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musical hearts

 

Well, JazzBabies, the great wheel turns and here we are once more at Valentine’s Day. You know all about it – the cards, the flowers, the chocolate – especially the chocolate! – the happy hearts and the broken. The promises kept and the promises forgotten. The phone calls that make you want to dance and the ones that never come at all.

Love. And what’s it all about, Alfie?

Or as a roguish jazz musician friend once said, “The name of this song is ‘What is this thing called, love?’ ”

This week’s tunes are all about love. Fall in love, don’t fall in love, cherish the love you have and possibly regret the love you lost. The music will get us through either way.

The focus is on vocalists today, because when it comes to love, the words matter. If you love somebody, say so! Kurt Elling leads off with the lovely old “My Foolish Heart,” recorded live at the 2008 Java Jazz Festival in Jakarta, Indonesia, proving once again that music – and perhaps especially jazz – speaks an international language. I like the look and sound of this one—musicians at work. Always a treat. https://www.youtube.com/watch?v=N7tRxHc5648

The misty Miss June Christy comes up next with another piece of the Valentine’s Day puzzle. Life goes along, all is well, and then Cupid flexes that bow and an arrow lands – ooh, maybe a little too close for comfort. But if you’re lucky, you live to tell the tale. And happily so. June Christy from her 1955 Something Cool album with Pete Rugolo masterfully minding the musicians on Jimmy van Heusen and Johnny Burke’s, “It Could Happen to You.” It could, you know. https://www.youtube.com/watch?v=14eicTRGlB4

I can’t put this post together without at least a nod to the classic Valentine’s Day tune, but I was ready for something with a treatment not quite as sentimental or mournful or – uhm, blisteringly dramatic as it too often is. I first fell for this tune in a little jazz club in North Beach, San Francisco back in the day. The place was Ollie’s and Ollie played the tune. No vocal this time, none needed.  This Rodgers and Hart classic is from the 1969 Bootleg Series Bill Evans recorded in Holland with Eddie Gomez on bass and Marty Morell on drums. “My Funny Valentine.” You knew that, but with an Evans change-up. https://www.youtube.com/watch?v=-nmBKkOA5Yg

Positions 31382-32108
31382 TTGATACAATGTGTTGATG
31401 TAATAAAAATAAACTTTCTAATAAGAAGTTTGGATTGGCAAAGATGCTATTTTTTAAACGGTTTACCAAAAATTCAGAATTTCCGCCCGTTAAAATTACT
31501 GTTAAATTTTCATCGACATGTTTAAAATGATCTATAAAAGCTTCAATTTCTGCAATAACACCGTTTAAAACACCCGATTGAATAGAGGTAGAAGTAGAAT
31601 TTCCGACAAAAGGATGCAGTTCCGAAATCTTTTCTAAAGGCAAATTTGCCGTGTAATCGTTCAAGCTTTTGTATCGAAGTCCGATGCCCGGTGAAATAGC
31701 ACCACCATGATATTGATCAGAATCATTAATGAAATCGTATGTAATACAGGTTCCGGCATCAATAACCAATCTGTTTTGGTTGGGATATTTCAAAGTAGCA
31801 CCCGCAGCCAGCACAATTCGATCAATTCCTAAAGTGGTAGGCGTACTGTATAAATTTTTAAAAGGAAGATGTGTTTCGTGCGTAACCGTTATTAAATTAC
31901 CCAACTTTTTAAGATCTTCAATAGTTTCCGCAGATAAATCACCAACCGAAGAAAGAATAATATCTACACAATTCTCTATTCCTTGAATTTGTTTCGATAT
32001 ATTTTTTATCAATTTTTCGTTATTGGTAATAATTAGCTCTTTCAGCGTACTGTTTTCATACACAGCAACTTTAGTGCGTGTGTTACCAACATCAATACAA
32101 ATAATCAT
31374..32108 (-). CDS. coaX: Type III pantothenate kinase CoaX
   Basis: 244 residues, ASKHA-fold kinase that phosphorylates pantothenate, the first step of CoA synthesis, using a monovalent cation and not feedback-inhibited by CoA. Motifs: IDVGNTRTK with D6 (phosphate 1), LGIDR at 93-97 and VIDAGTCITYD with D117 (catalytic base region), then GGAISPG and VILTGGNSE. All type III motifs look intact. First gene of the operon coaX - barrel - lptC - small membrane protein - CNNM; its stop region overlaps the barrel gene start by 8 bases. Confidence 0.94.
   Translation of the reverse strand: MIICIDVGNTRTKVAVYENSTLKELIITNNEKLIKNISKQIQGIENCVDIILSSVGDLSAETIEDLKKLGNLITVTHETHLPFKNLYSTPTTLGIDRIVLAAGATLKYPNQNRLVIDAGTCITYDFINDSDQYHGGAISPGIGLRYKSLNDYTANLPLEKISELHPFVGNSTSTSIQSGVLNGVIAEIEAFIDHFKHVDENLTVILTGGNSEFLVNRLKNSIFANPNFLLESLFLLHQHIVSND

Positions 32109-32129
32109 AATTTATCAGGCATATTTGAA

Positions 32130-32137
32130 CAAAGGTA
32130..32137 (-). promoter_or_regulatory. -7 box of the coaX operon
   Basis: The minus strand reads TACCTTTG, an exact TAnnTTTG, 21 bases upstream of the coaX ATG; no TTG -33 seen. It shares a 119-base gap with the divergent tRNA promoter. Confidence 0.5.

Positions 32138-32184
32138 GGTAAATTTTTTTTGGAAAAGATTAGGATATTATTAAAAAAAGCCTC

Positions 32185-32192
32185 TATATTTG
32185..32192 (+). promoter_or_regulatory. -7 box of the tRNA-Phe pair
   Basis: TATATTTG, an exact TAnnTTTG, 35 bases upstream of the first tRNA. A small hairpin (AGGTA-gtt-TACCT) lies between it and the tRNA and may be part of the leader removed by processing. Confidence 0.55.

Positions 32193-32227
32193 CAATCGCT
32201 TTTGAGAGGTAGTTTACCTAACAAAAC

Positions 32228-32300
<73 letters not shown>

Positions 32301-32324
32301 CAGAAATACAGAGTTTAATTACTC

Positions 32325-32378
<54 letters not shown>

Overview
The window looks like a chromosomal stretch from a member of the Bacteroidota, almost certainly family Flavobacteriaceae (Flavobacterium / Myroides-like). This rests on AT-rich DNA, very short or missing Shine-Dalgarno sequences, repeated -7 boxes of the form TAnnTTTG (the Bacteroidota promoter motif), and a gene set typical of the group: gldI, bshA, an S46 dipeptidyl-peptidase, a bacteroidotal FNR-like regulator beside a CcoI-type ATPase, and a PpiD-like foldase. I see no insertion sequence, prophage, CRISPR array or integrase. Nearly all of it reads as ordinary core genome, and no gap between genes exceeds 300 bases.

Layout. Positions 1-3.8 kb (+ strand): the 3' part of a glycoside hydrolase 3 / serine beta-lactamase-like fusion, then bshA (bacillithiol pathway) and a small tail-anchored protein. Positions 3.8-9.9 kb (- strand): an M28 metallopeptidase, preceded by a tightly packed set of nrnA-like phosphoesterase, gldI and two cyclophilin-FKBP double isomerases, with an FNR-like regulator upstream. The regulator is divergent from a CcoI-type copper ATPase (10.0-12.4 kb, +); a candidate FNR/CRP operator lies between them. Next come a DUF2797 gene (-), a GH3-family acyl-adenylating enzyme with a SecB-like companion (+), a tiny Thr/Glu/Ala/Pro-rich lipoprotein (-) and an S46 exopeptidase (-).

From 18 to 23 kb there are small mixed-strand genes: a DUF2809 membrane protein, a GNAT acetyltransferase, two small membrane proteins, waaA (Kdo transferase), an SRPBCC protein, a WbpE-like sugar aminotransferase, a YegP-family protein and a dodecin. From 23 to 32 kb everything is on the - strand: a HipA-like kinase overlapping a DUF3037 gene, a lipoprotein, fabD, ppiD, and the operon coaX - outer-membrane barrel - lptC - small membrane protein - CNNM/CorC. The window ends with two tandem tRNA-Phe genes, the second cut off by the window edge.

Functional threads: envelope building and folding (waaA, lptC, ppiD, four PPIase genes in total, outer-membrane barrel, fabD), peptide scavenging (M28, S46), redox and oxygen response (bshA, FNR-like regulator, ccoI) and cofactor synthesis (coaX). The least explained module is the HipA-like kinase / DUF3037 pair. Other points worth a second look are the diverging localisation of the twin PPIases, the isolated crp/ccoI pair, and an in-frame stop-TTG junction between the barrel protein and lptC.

Love comes and loves sometimes goes, but the memories linger on. This next tune was written back in the 1930s by a couple of English fellows, Eric Maschwitz and Jack Strachey as part of a collection of “Mayfair songs” for vocalist Joan Carr whose revue was broadcast over BBC. Maschwitz used a pen name, Holt Marvell (cool name). Poet Philip Larkin said Billie Holiday’s recording of the song was sheer poetry but I have it here by four American fellows from their Love Songs album…the ever youthful college chaps and jazz vocalists, The Four Freshman. When love is over, it’s always “These Foolish Things” that you remember. I like the lyrics and especially the terrific rhyme – “apartment” and “heart meant.” Why, Lorenz Hart or Cole Porter might have written that one. Or even Philip Larkin. https://www.youtube.com/watch?v=3SI-vyBfzHk

Somebody once wrote a hopeful line to hang onto if the worst happens and love goes: “Love never dies.” I’ve had my experience with this and more than likely, you have, too. It’s not the experience we wanted, but there’s value in the experience we got. And this Gershwin song says it better than any other I know. I used it in my novel as the running theme for two people who wanted more than anything to be together in a world that kept them apart. Susannah McCorkle, who struggled in her own life, does a beautiful take on this one from her 1997 Someone to Watch over Me: Songs of Gershwin album, “They Can’t Take That Away from Me.” Get out your handkerchiefs…That’s the fine Howard Alden on guitar.

https://www.youtube.com/watch?v=h0cVrVR1ca8&list=PLUxw6Ta5lZyg-3fiwPBcqTPzmUzfdZqPU

Valentine’s Day is a mixed bag no matter how it turns out. Disappointments of one kind or another are among the hazards of falling in love, but giving up on love just isn’t an option. Life and love are precious.  If there’s somebody out there for you, speak up.  And if you’re already happily in love, take care of it.  The aforementioned poet, Philip Larkin, wrote these lines in his poem “The Mower.”

“…we should be careful
Of each other, we should be kind
While there is still time.”

Happy Valentine’s Day, JazzBabies. Be kind. Be careful. And there’s always chocolate…

Ciao,

JazzCookie